bellwether was our Word of the Day on 06/10/2015. Hear the podcast!
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Examples of bellwether in a Sentence
She is a bellwether of fashion.
High-tech bellwethers led the decline in the stock market.
a county that is a bellwether in national elections
Recent Examples of bellwether from the Web
Shane Keyser The Kansas City Star On Election Day the campaign will deploy workers to monitor turnout at bellwether polling places.
Shipping deals are often seen as a bellwether for frothiness in market because leverage in the sector is high and bankruptcies are common.
That's understandable: The race is close and Virginia is considered a national bellwether.
Looking further ahead, traders were awaiting U.S. nonfarm payrolls, due out Friday, as a proxy for inflation and a bellwether for future Federal Reserve rates policy.
The numbers are important bellwethers for the 16-year war effort, one that has been marked by military setbacks and a Taliban militancy that has held on — and even gained ground — despite the group’s technological disadvantage.
Ghana is a bellwether for the health problems all low- and middle-income countries have to tackle.
The next year is likely to see the final defeat of ISIS and national elections that will be crucial as both bellwether and determinant of Iraq’s future course.
As the first collaboration between Amnesty and Sofar, the event serves as another bellwether for the organization on the model of engaging (mostly) young people via more organic events a fraction the size of traditional benefit stadium shows.
These example sentences are selected automatically from various online news sources to reflect current usage of the word 'bellwether.' Views expressed in the examples do not represent the opinion of Merriam-Webster or its editors. Send us feedback.
Did You Know?
We usually think of sheep more as followers than leaders, but in a flock one sheep must lead the way. Long ago, it was common practice for shepherds to hang a bell around the neck of one sheep in their flock, thereby designating it the lead sheep. This animal was called the bellwether, a word formed by a combination of the Middle English words belle (meaning "bell") and wether (a noun that refers to a male sheep that has been castrated). It eventually followed that bellwether would come to refer to someone who takes initiative or who actively establishes a trend that is taken up by others. This usage first appeared in English in the 13th century.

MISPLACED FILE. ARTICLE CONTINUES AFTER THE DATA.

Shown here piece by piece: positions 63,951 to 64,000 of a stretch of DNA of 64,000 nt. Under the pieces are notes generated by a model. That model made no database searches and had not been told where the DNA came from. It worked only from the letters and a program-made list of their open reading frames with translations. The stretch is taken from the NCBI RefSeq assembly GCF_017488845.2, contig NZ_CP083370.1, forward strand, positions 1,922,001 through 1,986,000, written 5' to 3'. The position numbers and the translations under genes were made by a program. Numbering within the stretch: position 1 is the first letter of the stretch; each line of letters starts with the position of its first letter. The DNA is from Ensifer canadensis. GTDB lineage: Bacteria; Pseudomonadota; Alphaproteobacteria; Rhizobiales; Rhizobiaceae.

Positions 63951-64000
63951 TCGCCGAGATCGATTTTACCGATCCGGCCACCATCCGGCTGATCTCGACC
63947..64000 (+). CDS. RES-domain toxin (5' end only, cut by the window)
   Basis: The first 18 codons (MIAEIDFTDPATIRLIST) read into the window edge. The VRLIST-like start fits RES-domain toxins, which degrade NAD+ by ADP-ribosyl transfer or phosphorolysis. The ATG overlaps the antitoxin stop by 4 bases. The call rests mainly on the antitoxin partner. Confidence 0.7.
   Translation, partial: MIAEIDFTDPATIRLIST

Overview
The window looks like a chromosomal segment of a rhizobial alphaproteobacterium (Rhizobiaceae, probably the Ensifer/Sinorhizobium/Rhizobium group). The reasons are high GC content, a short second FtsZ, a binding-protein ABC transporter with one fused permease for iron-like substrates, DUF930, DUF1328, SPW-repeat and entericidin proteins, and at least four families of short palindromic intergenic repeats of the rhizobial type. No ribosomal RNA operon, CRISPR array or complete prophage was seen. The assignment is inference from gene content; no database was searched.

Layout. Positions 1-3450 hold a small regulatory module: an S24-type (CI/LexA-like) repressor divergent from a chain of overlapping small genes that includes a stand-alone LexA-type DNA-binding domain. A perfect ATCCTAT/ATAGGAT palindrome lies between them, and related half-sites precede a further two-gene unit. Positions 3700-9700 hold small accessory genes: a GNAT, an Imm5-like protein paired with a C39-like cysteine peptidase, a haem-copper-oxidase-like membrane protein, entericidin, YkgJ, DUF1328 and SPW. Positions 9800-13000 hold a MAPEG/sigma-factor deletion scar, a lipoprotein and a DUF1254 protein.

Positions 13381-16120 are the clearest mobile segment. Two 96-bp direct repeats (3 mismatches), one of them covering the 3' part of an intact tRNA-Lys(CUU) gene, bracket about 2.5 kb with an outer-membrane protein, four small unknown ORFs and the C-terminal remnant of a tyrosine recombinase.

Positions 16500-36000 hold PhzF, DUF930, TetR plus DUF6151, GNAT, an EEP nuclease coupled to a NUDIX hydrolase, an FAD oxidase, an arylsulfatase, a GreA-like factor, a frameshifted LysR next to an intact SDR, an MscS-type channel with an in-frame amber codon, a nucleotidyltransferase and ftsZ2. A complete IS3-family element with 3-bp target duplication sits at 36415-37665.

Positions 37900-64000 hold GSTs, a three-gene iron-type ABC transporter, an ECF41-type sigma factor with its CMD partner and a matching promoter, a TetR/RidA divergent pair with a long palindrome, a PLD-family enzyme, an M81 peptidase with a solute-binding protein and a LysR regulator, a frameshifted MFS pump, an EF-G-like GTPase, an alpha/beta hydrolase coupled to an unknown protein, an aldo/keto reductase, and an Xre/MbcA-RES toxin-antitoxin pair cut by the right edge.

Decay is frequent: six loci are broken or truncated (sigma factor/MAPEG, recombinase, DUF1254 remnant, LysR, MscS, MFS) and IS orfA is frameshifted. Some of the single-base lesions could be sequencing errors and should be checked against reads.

Origin and Etymology of bellwether
First Known Use: 13th centurySee Words from the same year
Financial Definition of BELLWETHER
What It Is
A bellwether is a security or indicator that signals the market's direction.
How It Works
Let's assume XYZ Company is an auto manufacturer. If XYZ Company stock typically falls before the rest of the automotive sector falls or rises before the rest of the automotive sector rises, we could consider XYZ Company a bellwether of the auto industry.
A security's bellwether status changes over time, but in the equities markets the largest, most well-established companies in an industry are often the bellwethers (the 20-year Treasury bond is considered a bond bellwether). Usually profitable and stable, most have a solid competitive position, established customer bases and solid brand loyalty. Some have even proven to be exceptionally resilient during weak economic times. These stocks also form the foundation of most major market indices -- large-cap bellwethers dominate the Dow Jones Industrials, the S&P 500 and the Nasdaq Composite.
Why It Matters
There is a connection between bellwether status and institutional ownership. Bellwether stocks often have large institutional ownership, and institutions often have tremendous influence on stock prices. But because most mutual funds engage in some form of indexing -- most commonly by benchmarking against the S&P 500 -- those investors who don't own bellwether stocks directly probably still have exposure to them through their mutual fund holdings.
Although bellwether stocks may signal things to come, they are not always the most attractive investments in their sectors. By the time a company reaches bellwether status, its market-beating growth days are usually well behind it and its enormous size makes meaningful expansion difficult to come by. Instead, investors may consider using bellwether stocks as indicators but investing in up-and-coming bellwethers that still have plenty of growth potential ahead of them.
BELLWETHER Defined for English Language Learners
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